Details

Human Dignity
Type: Book
ISBN: 978-1-80382-390-4

Keywords

Book part
Publication date: 16 August 2005

David De Cremer and Tom R. Tyler

Respect is an important indicator of intragroup status, and it can influence within-group behavior. Being respected by other group members indicates a positive standing…

Abstract

Respect is an important indicator of intragroup status, and it can influence within-group behavior. Being respected by other group members indicates a positive standing within the group that is relevant to two important identity concerns: belongingness and social reputation. Belongingness refers to the extent to which a person feels included in the group, and social reputation refers to how other in-group members evaluate a person. We review a series of studies that show that respect indeed communicates information relevant to these identity concerns, and as such influences a person's sense of affiliation, self-esteem, and cooperation (all variables considered to be important for the viability of groups). In addition, we also discuss whether the source of respect (i.e., peers vs. authority), culture, and group size matter in influencing these group-related variables. Finally, some implications for research on groups are discussed.

Details

Status and Groups
Type: Book
ISBN: 978-1-84950-358-7

Open Access
Article
Publication date: 10 May 2021

Mia Ljungblom and Thomas Taro Lennerfors

The purpose of this paper is to reach a deeper understanding of the Lean principle of respect for people (RFP to facilitate Lean implementation in Western organizations…

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Abstract

Purpose

The purpose of this paper is to reach a deeper understanding of the Lean principle of respect for people (RFP to facilitate Lean implementation in Western organizations outside Toyota.

Design/methodology/approach

This study uses an interpretative, hermeneutic approach to understand the RFP concept through a literature study of existing research about Lean implementation, and an inquiry into the underlying meaning of the RFP principle, by studying sources from Toyota and discussions about the RFP principle in Japan.

Findings

RFP is seen as a central principle in Lean implementations, but the failure of RFP is believed to cause Lean implementations to fail. The literature about Lean discusses the RFP principle both as a general positive atmosphere and as focused on developing the work capacity of employees. By studying the sources from Toyota, it could be understood that RFP is based on ought-respect. The authors also find that RFP is related to takumi, a perfected form of craftsmanship. The authors translate the concept to English by tying it to the recent literature about craft to develop RFP as RFC – respect for craftsmanship.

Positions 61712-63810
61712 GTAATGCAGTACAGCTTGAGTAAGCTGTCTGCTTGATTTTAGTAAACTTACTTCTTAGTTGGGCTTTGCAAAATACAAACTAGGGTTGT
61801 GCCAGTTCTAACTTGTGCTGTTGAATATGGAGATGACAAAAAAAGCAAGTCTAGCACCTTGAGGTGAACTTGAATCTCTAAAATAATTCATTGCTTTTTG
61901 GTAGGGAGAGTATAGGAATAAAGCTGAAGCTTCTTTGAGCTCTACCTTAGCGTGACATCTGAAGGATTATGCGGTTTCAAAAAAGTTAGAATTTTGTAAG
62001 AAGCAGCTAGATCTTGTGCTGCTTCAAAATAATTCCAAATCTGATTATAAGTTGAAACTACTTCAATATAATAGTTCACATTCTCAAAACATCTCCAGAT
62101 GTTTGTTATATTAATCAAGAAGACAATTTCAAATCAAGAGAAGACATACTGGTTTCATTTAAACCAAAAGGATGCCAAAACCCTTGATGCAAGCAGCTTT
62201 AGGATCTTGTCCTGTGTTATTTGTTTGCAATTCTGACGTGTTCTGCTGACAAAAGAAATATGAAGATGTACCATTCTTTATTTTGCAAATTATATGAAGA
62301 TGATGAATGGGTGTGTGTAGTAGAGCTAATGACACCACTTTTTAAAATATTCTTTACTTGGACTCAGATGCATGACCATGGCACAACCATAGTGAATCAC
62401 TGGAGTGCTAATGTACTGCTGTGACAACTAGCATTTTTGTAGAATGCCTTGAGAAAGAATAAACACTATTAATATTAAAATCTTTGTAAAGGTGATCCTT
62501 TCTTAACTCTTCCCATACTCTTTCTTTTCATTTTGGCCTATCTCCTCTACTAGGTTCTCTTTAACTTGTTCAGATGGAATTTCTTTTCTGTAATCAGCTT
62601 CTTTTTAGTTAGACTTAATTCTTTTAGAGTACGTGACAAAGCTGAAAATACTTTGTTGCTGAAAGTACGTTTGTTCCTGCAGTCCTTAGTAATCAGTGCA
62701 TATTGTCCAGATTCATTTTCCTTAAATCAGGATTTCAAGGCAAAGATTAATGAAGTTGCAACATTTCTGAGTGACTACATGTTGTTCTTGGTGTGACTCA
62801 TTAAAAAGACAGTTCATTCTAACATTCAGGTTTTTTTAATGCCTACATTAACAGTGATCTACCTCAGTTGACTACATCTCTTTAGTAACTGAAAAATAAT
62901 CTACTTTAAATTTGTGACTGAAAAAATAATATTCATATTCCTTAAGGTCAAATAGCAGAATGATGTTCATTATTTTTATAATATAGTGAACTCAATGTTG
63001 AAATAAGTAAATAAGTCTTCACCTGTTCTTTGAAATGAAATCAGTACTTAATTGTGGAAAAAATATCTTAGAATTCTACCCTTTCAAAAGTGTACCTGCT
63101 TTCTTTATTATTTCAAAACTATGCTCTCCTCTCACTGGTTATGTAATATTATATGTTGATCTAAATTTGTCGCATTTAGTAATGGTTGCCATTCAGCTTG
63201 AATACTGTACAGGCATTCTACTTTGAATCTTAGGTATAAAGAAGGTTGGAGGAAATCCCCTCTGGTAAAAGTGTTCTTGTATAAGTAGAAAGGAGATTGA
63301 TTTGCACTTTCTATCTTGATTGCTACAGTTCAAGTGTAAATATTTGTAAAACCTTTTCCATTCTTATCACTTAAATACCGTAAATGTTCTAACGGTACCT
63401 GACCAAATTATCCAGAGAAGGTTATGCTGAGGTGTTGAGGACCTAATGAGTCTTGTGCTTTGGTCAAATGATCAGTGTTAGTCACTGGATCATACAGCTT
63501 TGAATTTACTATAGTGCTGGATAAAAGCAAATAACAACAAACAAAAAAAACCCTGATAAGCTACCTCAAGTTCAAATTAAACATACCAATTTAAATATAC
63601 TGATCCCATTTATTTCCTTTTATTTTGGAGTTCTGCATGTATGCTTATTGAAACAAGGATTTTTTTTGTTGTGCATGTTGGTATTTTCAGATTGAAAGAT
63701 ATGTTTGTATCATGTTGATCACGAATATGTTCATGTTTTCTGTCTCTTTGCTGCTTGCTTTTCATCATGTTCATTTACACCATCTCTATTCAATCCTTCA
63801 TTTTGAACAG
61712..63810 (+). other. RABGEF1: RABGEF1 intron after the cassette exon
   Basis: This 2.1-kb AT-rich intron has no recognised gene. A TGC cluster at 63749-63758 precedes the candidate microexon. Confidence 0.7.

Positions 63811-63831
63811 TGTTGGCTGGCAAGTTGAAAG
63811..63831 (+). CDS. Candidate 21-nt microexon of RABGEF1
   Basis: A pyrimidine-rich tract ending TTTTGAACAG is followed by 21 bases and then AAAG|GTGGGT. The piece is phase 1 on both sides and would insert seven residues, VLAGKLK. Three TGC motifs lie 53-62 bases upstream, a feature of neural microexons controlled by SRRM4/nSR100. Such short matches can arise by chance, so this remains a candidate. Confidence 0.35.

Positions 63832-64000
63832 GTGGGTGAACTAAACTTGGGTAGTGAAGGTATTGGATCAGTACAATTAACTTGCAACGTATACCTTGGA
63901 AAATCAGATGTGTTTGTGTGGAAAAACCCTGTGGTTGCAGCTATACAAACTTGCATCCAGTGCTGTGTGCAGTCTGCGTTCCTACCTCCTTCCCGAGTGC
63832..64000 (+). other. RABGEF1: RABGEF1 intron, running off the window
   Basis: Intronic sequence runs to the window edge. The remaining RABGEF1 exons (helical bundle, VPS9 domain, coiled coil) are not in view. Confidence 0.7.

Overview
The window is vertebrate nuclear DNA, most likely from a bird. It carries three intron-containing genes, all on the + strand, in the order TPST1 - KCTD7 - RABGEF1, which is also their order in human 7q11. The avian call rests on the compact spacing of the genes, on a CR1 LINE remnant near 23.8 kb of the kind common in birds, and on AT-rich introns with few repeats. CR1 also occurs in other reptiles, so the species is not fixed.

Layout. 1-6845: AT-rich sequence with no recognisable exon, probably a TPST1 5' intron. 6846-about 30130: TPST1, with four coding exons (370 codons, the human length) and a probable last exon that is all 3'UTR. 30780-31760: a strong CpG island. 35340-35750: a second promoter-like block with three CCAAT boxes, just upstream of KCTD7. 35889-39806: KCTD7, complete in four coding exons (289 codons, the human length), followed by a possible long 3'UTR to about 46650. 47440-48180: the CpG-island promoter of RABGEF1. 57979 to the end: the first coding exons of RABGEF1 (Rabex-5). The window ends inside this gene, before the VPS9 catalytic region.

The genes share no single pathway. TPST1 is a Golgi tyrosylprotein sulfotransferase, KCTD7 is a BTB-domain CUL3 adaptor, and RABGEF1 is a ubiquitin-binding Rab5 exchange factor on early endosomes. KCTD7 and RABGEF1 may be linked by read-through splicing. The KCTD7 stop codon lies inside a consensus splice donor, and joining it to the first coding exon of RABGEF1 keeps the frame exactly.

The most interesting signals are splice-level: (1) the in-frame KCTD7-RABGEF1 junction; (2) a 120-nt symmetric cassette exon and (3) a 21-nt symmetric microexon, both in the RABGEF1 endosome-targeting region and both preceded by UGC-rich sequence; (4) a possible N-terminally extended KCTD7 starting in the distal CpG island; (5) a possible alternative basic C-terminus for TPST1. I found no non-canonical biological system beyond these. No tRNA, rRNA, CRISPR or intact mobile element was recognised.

Research limitations/implications

As this is a conceptual paper, it is difficult to translate the findings into a tool for companies and organizations to use. However, that is the point of the paper: that the most important ideas are not translatable into tools.

Practical implications

It is necessary in Lean implementations to connect people’s work to craftsmanship. Through a discussion of craftsmanship before Lean implementations, it might be possible to nurture an understanding of the underlying values of Lean.

Originality/value

The authors have not found any papers that propose takumi as the base of the RFP principle, nor as a foundational concept at Toyota. It is necessary to understand the concept of takumi, as perfection in craft, to understand the RFP principle.

Details

International Journal of Lean Six Sigma, vol. 12 no. 6
Type: Research Article
ISSN: 2040-4166

Keywords

Book part
Publication date: 18 September 2018

Jessica Liddell and Katherine M. Johnson

There is extensive research documenting the physical outcomes of childbirth, but significantly less on socio-psychological outcomes. Investigating women’s perception of…

Abstract

Purpose

There is extensive research documenting the physical outcomes of childbirth, but significantly less on socio-psychological outcomes. Investigating women’s perception of dignified treatment during birth contributes to a salient, under-examined aspect of women’s childbirth experiences.

Methodology/approach

We use a two-part conceptualization of dignity, respect and autonomy, to understand how birth experiences and interactions either facilitate or undermine women’s perceived dignity. Data came from the Listening-to-Mothers I survey, the first nationally representative study of postpartum women in the United States (n = 1,406). Through linear regression analysis, we separately modeled women’s perception of respectful treatment and women’s perception of medical autonomy during birth.

Findings

Overall women reported high scores for both autonomy and respect. Differences between the models emerged related primarily to the role of interventions and provider support. While women’s perceived dignity is related to elements that she brings in to the delivery room (e.g., birth knowledge, health status), much variation was explained by the medical encounter itself (e.g., type of medical interventions, pain management, nurse support, and number of staff present).

Research limitations/implications

This study is cross-sectional, and required either a telephone or internet access, thus limiting the full generalizability of findings. Two findings have direct practical relevance for promoting women’s dignity in childbirth. First, the number of staff persons present during labor and birth was negatively associated with both respect and autonomy. Second, that women with high levels of knowledge about their legal rights during childbirth were more likely to report high scores on the dignity scale. Limiting staff in the delivery room and including knowledge of legal rights in childbirth education or during prenatal visits may be two mechanisms to promote dignity in birth.